After reading the extraordinary book “the Ragged Edged of the World’ by Eugene Linden, which portrays the wonderment of the still unspoiled yet endangered area of the Ndoki jungle teeming with wildlife in the Congo basin, I am inspired to post this about one of my earlier collections of furniture relating to the art of Africa.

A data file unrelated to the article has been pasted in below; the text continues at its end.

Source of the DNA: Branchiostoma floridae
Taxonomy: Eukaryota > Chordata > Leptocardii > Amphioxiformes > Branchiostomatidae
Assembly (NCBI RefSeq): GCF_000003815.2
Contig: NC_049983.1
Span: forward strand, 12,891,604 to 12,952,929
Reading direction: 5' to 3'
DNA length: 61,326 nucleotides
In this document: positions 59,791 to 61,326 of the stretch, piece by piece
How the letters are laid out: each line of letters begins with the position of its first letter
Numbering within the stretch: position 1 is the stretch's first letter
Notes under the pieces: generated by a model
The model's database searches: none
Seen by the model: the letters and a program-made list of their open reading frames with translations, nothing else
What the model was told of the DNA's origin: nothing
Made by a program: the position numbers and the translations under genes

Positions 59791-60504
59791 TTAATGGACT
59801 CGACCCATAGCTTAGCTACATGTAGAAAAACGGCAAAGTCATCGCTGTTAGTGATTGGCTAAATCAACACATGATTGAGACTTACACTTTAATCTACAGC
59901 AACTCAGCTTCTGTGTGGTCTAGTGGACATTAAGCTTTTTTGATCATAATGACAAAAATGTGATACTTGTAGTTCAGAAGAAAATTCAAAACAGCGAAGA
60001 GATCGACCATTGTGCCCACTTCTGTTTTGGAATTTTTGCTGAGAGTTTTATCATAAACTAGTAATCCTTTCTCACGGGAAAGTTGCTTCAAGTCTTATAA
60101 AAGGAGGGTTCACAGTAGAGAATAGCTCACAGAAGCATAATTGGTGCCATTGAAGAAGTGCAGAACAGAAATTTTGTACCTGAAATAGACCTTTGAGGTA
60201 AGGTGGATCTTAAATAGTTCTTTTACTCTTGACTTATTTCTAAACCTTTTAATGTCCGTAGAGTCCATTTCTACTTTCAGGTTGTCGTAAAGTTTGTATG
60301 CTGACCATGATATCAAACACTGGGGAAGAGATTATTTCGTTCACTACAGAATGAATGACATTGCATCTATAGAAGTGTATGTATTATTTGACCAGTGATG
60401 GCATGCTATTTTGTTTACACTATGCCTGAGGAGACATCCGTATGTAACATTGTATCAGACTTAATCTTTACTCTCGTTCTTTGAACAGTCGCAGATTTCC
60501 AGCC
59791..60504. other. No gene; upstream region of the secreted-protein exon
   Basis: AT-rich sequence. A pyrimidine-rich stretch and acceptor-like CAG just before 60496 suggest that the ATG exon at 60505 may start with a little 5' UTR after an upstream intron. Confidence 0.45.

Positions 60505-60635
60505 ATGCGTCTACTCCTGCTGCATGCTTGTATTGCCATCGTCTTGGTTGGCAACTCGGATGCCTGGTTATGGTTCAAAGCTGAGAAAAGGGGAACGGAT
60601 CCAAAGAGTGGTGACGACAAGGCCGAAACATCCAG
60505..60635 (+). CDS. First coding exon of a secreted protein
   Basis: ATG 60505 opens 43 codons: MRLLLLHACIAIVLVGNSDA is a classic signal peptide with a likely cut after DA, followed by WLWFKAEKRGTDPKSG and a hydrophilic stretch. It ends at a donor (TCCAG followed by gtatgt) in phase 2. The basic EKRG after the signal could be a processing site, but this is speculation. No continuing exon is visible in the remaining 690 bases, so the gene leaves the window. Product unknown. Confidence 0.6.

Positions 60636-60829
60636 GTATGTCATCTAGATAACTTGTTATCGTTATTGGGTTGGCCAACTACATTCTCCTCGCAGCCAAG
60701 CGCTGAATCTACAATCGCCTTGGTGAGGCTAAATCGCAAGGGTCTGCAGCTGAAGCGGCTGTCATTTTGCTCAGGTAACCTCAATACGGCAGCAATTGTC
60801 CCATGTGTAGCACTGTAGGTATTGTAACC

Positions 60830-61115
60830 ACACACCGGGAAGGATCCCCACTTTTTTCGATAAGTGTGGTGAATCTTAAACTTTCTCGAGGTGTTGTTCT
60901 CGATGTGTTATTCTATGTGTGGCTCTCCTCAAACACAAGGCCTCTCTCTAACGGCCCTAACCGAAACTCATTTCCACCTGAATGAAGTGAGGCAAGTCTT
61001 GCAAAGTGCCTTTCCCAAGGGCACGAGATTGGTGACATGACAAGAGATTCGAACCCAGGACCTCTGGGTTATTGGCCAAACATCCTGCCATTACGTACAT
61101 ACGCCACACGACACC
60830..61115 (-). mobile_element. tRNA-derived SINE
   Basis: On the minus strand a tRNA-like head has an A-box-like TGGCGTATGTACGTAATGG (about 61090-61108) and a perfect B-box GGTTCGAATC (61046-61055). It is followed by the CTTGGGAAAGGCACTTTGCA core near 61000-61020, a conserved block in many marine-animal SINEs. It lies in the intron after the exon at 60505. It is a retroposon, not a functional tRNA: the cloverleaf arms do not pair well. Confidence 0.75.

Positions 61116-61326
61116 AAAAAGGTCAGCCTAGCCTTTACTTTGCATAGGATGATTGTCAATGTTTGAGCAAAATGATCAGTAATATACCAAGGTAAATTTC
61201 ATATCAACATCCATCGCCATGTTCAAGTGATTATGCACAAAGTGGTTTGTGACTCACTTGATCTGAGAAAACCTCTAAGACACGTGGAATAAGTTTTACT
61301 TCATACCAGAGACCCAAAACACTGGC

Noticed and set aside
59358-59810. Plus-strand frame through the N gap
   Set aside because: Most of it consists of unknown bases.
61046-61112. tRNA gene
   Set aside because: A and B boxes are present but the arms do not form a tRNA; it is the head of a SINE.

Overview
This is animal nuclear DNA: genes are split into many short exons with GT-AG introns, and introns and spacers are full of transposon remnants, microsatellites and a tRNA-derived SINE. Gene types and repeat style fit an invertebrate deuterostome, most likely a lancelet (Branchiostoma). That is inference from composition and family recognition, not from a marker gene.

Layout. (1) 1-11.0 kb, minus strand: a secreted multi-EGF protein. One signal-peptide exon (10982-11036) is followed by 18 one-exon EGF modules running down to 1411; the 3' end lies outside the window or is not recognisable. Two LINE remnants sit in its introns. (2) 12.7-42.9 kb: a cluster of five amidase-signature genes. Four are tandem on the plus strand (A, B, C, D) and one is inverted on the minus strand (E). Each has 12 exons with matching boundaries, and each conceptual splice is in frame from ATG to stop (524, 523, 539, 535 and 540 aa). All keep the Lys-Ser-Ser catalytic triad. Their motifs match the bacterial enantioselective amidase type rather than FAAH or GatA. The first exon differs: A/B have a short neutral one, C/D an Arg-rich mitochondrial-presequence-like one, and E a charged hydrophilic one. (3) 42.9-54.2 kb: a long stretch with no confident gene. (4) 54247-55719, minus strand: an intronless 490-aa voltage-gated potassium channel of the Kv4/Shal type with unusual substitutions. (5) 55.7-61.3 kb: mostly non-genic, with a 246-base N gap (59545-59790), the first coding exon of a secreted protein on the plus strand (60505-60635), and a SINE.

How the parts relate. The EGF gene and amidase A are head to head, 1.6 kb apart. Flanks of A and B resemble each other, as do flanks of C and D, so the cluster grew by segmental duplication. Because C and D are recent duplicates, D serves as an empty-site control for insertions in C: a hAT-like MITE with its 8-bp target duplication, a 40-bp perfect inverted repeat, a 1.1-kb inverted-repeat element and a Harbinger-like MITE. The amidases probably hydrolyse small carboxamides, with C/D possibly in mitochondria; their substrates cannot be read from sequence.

In 1992, when I read about the Perls collection of African art, immortalized in the book “The Royal Art of Benin” and now at the New York Metropolitan Museum, I was astonished at the intricacy, the gorgeous dignity and power of the artwork that was recovered from the devastation wrought by the British upon the ancient city of Benin in 1897. Before that time , the people of Benin had built the giant city in the jungle stronghold over several centuries, beginning in 800 c.e . Although Benin perpetrated slavery, they were remarkably civilized with a police force, fire brigade, and a royal court fashioned of exquisite timber, tipped with intricate bronze finials and ornament. Their city was larger in size than Venice at the time, and their people were greatly renowned for metallurgy and casting in bronze. After the British set fire to the great city, tore down the walls, and scattered the people far and wide, they brought the surviving bronze and other artifacts back to Britain. This vast treasure filtered into private collections around the world. The raw and bold abstract impressionism that is the art of Africa in general became an important inspiration for the Picasso generation. For me, it became the inspiration to make a unique collection of furniture and fixtures. I tried to capture the essence of that dignity and power that I saw in African art in a subtle way. Perhaps to honor the artists of that ancient tribe and produce a level of luxury and intrigue fit for a king today. Here you can see the reference to actual pieces from the Met, a few of my own sketches inspired by them and my collection of handcrafted furniture called the Oba collection.
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